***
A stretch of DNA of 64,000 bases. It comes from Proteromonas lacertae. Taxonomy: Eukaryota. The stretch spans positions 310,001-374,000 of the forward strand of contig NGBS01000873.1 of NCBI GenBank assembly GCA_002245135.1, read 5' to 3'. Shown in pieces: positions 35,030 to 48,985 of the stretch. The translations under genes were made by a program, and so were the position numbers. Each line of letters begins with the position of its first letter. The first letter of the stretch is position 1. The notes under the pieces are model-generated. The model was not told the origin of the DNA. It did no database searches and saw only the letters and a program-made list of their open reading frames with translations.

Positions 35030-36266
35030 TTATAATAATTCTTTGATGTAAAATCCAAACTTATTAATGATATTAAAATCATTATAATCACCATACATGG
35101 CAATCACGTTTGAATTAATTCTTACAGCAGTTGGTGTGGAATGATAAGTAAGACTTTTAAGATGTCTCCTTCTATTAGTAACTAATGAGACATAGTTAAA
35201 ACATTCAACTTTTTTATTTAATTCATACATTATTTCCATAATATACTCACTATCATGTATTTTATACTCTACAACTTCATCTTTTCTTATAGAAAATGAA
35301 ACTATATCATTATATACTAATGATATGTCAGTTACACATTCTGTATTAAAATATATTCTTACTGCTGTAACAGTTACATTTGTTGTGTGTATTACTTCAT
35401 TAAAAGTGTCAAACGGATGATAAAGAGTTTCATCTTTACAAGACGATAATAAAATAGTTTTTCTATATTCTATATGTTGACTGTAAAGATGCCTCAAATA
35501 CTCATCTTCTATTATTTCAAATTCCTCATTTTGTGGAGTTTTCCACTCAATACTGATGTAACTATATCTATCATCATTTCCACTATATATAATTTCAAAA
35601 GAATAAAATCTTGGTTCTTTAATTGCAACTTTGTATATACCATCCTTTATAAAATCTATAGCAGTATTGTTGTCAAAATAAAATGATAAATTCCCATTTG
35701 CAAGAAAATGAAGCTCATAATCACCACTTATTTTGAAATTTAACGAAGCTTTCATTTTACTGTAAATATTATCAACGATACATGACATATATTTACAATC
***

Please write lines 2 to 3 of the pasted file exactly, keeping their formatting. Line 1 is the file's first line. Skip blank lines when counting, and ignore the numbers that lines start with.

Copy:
Positions 35030-36266
35030 TTATAATAATTCTTTGATGTAAAATCCAAACTTATTAATGATATTAAAATCATTATAATCACCATACATGG